I store choc. strawberries in the refrigerator, wrapped airtight in plastic. They rarely sweat this way. A couple of hours before I plan to unwrap them, I bring them to room temp. The sweat ends up on the outside of the plastic, and not the berries.
|By d. on Tuesday, March 27, 2001 - 08:04 am: Edit|
Joal, we melt the chocolate both ways,small batches in the micro. I heat just enough to melt the chocolate. Cheftim and momoreg have very good advice. Try adding a bit of vegetable shortening to the chocolate to thin out and avoid the tempering problem. I notice that Callebaut callets are much more viscous than their bar counterparts, so maybe that's why your chocolate is too thick? Keep the berries well-covered once they go in the walk-in, that usually solves our sweating problem. I always make them a day before service or the same day, but if making a huge batch I have done them 2 days ahead(just keep covered).
|By W.DeBord on Tuesday, March 27, 2001 - 08:18 am: Edit|
Joel, you'll find dipping 500 s.b. goes very quickly! I'd never make them the day before, why? Produce doesn't last for-ever. In the mid-west I can't bet on the quality. Schedule your dipping into your service day.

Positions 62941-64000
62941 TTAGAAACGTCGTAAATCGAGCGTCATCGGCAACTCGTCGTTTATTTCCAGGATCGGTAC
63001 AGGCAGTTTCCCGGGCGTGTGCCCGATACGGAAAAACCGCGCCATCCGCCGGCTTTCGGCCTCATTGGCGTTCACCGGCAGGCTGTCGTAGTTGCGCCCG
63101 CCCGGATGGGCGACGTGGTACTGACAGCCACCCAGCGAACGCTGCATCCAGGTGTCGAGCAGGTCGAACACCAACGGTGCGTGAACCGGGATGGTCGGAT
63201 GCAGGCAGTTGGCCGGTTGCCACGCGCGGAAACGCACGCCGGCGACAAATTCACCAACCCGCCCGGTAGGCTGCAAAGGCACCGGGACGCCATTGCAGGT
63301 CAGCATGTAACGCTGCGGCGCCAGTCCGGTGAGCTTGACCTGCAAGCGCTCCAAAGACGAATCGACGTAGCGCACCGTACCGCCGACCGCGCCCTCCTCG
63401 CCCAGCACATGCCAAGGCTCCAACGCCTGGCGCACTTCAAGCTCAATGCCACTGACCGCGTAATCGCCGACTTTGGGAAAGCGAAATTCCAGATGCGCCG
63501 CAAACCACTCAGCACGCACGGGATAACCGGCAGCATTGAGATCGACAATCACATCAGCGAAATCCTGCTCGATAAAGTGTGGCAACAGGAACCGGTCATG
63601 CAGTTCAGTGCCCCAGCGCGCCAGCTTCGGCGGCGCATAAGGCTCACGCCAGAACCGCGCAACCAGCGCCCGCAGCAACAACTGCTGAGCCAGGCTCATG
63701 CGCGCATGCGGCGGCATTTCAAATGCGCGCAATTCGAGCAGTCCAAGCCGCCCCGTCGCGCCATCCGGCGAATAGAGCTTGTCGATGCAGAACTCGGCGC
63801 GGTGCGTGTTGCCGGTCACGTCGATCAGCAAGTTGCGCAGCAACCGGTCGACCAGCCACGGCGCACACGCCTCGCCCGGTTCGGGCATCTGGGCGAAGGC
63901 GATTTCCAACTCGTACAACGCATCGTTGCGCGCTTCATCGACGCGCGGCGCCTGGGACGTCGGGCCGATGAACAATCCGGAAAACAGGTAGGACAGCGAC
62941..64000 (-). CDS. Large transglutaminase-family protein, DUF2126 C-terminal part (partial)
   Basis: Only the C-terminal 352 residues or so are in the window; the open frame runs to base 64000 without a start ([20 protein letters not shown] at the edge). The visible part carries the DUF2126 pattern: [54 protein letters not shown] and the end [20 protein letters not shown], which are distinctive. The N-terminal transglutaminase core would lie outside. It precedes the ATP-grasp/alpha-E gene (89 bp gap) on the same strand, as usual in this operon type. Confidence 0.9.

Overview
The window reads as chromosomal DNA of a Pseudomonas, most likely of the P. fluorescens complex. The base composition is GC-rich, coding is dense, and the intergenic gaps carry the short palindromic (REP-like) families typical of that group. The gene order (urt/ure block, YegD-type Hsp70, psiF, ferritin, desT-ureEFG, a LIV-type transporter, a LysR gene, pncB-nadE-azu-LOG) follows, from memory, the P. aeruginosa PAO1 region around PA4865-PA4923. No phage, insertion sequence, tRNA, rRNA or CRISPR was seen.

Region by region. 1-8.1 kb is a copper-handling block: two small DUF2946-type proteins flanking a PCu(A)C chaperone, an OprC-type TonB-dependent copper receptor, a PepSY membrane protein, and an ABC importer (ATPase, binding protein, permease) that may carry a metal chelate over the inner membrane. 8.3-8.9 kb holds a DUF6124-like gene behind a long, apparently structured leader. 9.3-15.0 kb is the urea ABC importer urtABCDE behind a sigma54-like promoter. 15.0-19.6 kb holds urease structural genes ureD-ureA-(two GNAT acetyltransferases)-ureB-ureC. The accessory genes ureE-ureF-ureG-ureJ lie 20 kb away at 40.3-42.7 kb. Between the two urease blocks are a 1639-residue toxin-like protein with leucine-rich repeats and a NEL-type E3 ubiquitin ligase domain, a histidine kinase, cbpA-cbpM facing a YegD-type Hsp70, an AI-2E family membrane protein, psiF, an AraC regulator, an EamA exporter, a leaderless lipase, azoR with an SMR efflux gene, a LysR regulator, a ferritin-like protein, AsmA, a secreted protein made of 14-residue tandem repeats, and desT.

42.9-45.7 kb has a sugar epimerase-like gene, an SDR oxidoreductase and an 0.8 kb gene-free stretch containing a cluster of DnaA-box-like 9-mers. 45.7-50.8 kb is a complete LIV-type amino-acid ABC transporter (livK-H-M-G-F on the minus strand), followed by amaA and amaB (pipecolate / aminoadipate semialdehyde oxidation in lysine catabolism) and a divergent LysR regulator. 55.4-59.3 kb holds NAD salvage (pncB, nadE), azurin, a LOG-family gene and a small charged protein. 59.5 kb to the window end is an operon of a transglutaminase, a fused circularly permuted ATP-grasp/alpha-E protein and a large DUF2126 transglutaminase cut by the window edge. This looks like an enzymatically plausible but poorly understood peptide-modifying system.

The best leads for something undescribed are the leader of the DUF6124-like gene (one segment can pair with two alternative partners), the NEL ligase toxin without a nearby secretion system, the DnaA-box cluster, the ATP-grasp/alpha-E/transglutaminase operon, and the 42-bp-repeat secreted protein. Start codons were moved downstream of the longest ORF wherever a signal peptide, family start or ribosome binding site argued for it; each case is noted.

I'll open this can of worms....do you guys wash them or not? I don't, too much water kills them quickly...I only wipe. Washing also increases the sweating factor...which I think is accelerated by the water content in the berries them-selfs regardless of any other factors. Yes you can decrease your risks of sweating (by not washing)but in really juicy berries I don't think anything will prevent sweat and moisture leakage given a several hours of sitting. Which is why I'd only dip on the party date.
Don't melt good chocolate in the micro. they can have hot spots. I finely grind my pellets in the cuisinart and they melt very quickly, with low heat over a water bath. Tempering is for items that are never chilled...in my opinion.
|By Panini (Panini) on Tuesday, March 27, 2001 - 05:31 pm: Edit|
OH! MY GOSH, YOU DON'T WASH YOUR BERRIES. You'll
kill somebody that way. You know how sticky I am about health regulations!